Endangered killer whales still await real action

Measures put in place by DFO don't do enough to aid Chinook or killer whale recovery

L92 comes to the surface to get a better look around; spyhop.

L92 spyhopping. Photo by Dave Ellifrit, Center for Whale Research.

Two weeks ago Federal Transport Minister Marc Garneau held a press conference in Vancouver to essentially re-announce the same measures Fisheries Minister Dominic LeBlanc and Environment Minister Catherine McKenna had made the previous month to address the fact that Southern Resident killer whales face “imminent threats” to their survival.

While redundant, these were important announcements. Under the Species at Risk Act, the government is obligated to take immediate action to reduce threats and protect critical habitat when a species faces imminent risk of extinction.

With the killer whale known as L92 now presumed dead, the number of Southern Residents has dropped to 75. This small population has not had a successful calf since 2015. A 2017 study of their birth rates found nearly 70 per cent of pregnancies in the last decade failed. What should be healthy, reproductive members of the population are being lost to apparent starvation.

Southern Residents eat mostly Chinook salmon, which lies at the heart of the problem. The whales face a crisis not just because Chinook numbers are declining, but also because Chinook are much smaller than they once were, smaller females carry fewer eggs and Chinook historically returned from March through to the fall. Now, few arrive before June. Last year, Fisheries and Oceans Canada’s test fishery on Fraser River Chinook had the lowest returns in its 35-year history.

The imminent threats to Southern Resident killer whale survival require the federal government to take immediate action to reduce those threats, not ramp them up as is being done with the purchase of Trans Mountain.  Tweet This!

Another problem is that noise and disturbance from vessel traffic make it difficult for whales to hunt and communicate.

In 2017, the Raincoast Conservation Foundation published a population-viability analysis indicating Southern Resident killer whales face a 25 per cent risk of extinction over the next 100 years if threats to their survival are not reduced.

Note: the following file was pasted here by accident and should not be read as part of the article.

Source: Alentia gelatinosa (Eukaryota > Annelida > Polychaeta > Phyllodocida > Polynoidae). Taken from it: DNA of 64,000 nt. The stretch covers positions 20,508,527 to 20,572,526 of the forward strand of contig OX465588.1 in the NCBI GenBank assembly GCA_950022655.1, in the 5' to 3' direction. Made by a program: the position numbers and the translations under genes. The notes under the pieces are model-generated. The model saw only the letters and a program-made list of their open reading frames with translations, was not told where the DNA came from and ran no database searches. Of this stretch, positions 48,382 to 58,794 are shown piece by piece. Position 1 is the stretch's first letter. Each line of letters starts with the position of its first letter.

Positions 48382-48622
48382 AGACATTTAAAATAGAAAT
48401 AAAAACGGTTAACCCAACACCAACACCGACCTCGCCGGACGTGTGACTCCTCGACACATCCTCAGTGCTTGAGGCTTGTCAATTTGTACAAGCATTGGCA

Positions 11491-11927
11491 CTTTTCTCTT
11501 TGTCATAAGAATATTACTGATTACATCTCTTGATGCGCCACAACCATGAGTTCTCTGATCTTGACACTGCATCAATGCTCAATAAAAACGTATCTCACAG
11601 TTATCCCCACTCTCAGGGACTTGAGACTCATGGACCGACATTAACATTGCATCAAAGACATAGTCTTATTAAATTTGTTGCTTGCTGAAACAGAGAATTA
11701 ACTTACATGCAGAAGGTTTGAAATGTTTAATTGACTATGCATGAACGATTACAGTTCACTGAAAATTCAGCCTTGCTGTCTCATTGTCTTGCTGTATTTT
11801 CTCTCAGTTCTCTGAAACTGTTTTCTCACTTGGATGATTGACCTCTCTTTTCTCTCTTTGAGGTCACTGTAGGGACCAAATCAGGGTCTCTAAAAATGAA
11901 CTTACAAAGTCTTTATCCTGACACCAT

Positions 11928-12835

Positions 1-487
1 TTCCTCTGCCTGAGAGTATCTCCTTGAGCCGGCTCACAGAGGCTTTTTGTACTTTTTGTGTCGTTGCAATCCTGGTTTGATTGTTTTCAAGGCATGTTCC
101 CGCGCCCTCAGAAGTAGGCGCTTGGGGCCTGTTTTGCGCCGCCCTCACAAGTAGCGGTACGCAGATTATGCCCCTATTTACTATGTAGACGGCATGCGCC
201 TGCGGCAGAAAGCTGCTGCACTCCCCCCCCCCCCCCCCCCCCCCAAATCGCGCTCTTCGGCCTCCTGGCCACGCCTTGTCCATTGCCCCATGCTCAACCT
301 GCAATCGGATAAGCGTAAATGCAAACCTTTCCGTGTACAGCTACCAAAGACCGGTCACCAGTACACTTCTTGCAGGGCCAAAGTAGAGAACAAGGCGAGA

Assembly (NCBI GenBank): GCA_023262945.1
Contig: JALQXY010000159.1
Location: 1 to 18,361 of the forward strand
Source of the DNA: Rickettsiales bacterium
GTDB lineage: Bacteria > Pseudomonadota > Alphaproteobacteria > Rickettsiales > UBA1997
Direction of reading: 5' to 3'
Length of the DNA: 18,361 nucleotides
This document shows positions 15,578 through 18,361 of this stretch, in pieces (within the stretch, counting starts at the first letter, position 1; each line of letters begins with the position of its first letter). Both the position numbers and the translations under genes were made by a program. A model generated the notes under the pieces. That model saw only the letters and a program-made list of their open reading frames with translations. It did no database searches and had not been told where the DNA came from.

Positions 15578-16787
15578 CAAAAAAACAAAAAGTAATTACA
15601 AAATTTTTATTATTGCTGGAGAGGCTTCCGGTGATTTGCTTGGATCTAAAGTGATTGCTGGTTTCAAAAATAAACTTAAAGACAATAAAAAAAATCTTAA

In late May, LeBlanc and McKenna announced fisheries closures in key southern resident foraging areas. Although the news was welcome after a decade of waiting for actions to reduce threats to the whales, the measures only partially address concerns over food availability and disturbances. The areas closed to recreational fisheries do not include a large section of the key foraging area recommended for closure by killer-whale scientists. In addition, DFO’s Chinook catch reductions are not intended to increase food for whales; they are simply a response to the fact that Chinook in southern B.C. face a crisis.

As such, DFO’s catch reductions are not designed to ensure that a minimum number of Chinook salmon reach their spawning grounds. We have seen no analysis that indicates DFO will achieve the 25 to 35 per cent reduction in catch they strive for. Even though the feeding areas closed for whales do not allow fishing, the total catch or overall fishing effort is not reduced.

Noise from boats near killer whales seriously disrupts feeding. The fisheries closures in key feeding areas also need to, at minimum, prohibit whale-watching to reduce noise and disturbance. If fisheries closures are to be effective, then all vessel intrusion should be barred within those zones, not just fishing boats.

Stakeholders at the South Coast Integrated Harvest Planning Committee, a federal salmon-management advisory process that includes the conservation and fisheries sectors, unanimously agreed that whale-watching on Southern Residents must be excluded from the feeding areas closed to fishing.

Whale-watching is not the only source of vessel noise and disturbance that must be addressed. Increased shipping traffic associated with the Trans Mountain pipeline expansion could put the Southern Residents in the presence of vessels up to 100 per cent of the time. According to the previous pipeline proponent, Kinder Morgan, tankers would be a “near continuous” presence. Even Kinder Morgan acknowledged that this noise has serious implications for whales that cannot be mitigated.

Although Southern Resident killer whale numbers have been low in the recent past, they are trying to recover in an environment with the lowest prey on record, perhaps the highest noise levels and exceptionally high contaminant burdens.

The imminent threats to their survival require the federal government to take immediate action to reduce those threats, not ramp them up as is being done with the purchase of Trans Mountain. The federal government already faces one killer-whale lawsuit for approving the Trans Mountain project and violating the Species at Risk Act. Will the government’s left hand now tell its right hand that it is breaking federal law again?


Misty MacDuffee is a biologist with the Raincoast Conservation Foundation’s wild salmon program. Jeffery Young is the senior science and policy analyst with the David Suzuki Foundation. A version of this article first appeared in the Times Colonist on June 30 and in the Vancouver Sun on June 26.

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